Assuming the UK pay is pro rata world pay total remuneration in the UK will be about £1.6 billion. But, as Robert Peston suggested yesterday, this is not split equally of course. It goes about 80 / 20 – i.e. 20% of staff get 80% of pay. So, that’s average pay for 1,200 people of about £1.07 million – a total of £1.28 billion in all.
Now let’s suppose that the UK took a simple and straightforward step – entirely in line with the ConDem’s policy on pay, which is to say that maximum pay need not be more than 20 times minimum pay in the UK. The minimum wage works out to be around £12,000pa at present – so let’s say for ease maximum pay should be £250,000pa. Anything above that is, I think, a profit distribution. Bob Diamond could not justify why pay of this amount was needed. Nor can I. In that case it is not incurred for the trade, I suggest. And in that case tax releif is not due on it.
Apply this rule to Goldman’s in the UK and of the tootle pay of £1.28 billion to its senior staff and just £300 million of that pay would be subject to tax relief. That would mean that £980 million would not get tax releif, which at 28% tax would raise £274 million in corporation tax.
Hmm, could there be something of a problem with this idea?
Well, yes, there could actually. For a start, the Coalition hasn\’t said anything at all about relating maximum pay to minimum pay across the economy: it\’s only within one organisation that maximum pay and minimum pay might, if we think about it a bit, need relating to each other. In the public sector to boot.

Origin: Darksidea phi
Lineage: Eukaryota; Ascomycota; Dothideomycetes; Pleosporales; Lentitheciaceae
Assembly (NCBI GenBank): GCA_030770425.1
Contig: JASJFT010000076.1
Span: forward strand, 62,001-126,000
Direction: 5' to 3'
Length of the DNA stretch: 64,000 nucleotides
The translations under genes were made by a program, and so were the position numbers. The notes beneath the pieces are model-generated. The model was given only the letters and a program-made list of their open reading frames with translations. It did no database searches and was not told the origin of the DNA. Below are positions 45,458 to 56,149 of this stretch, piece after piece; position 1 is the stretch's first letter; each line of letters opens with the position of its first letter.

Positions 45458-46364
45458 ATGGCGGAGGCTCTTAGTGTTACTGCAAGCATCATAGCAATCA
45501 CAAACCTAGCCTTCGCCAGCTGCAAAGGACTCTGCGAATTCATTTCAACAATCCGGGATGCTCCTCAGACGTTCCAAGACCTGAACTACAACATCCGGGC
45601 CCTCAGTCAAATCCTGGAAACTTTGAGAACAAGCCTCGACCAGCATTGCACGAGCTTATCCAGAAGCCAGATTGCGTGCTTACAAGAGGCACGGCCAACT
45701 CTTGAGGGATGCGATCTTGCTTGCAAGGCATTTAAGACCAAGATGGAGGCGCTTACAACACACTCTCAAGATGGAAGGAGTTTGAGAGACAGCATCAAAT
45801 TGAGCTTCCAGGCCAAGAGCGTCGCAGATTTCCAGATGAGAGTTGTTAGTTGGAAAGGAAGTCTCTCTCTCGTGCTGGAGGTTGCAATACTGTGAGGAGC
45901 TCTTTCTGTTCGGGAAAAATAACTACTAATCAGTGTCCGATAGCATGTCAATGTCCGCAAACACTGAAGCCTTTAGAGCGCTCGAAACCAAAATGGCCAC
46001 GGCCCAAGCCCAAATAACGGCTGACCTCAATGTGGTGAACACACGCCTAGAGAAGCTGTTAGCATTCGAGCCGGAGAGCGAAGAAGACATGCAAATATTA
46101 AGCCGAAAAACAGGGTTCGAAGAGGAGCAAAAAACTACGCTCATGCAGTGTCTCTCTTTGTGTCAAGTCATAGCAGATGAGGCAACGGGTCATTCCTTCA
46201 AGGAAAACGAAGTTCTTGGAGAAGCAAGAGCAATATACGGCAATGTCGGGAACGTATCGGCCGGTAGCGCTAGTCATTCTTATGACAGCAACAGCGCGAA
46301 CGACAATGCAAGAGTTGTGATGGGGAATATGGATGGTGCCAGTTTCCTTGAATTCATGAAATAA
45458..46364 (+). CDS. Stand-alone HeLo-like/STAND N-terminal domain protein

But there\’s another problem here, one that you might expect one of the country\’s leading tax experts to note.
We have another name for \”a profit distribution\”.
And we have a taxation system for such dividends.
Let us take that £980 million figure he uses there.
Currently, paid out as pay, this pays (as we\’re already well above the higher band tax limit) 50% in income tax. Plus from this coming year, 13.8% in National Insurance (oh yes, employers do indeed continue to pay national insurance, it\’s only employees\’ NI that is capped. And yes, employers\’ NI does come out of wages in the end, as Ritchie himself has said).
So we get, of that £980 million, 63.8% going to the Revenue*. £625.24 million then.
Now what happens if we do this as a dividend, a profit distribution?
Yes, we get that £274 million in corporation tax. However, we don\’t get 50% in income tax on what is received, because we already count that corporation tax as having been paid upon the dividend. You actually only pay 36.1% on the dividend that is actually paid.
That dividend actually paid is £980 minus the corporation tax, £980 – £274 is £706 million, which is taxed at that 36.1% which is £254.866 million.
And there is no National Insurance payable upon a dividend or profit distribution.
Add our two tax sums together and we\’ve £274 million in corporation tax and £254.866 million in income tax for a grand total of £528.866 million to the Revenue.
Which is, with a bit of rounding, £100 million less than we\’d get by taxing those bonuses as wages.
So there we have it, one of the country\’s leading tax experts has decided to reduce tax revenue while claiming to increase it.
And he\’s done it by reducing the amount of tax bankers pay on their bonuses.
And as Ritchie continually tells us, reducing taxation on the rich simply increases the amount that must be paid by the poor.
Why does Richard Murphy wish to oppress the poor so?
* This isn\’t quite right as the NI is in addition to the £980 million but I cannot be bothered to work this out.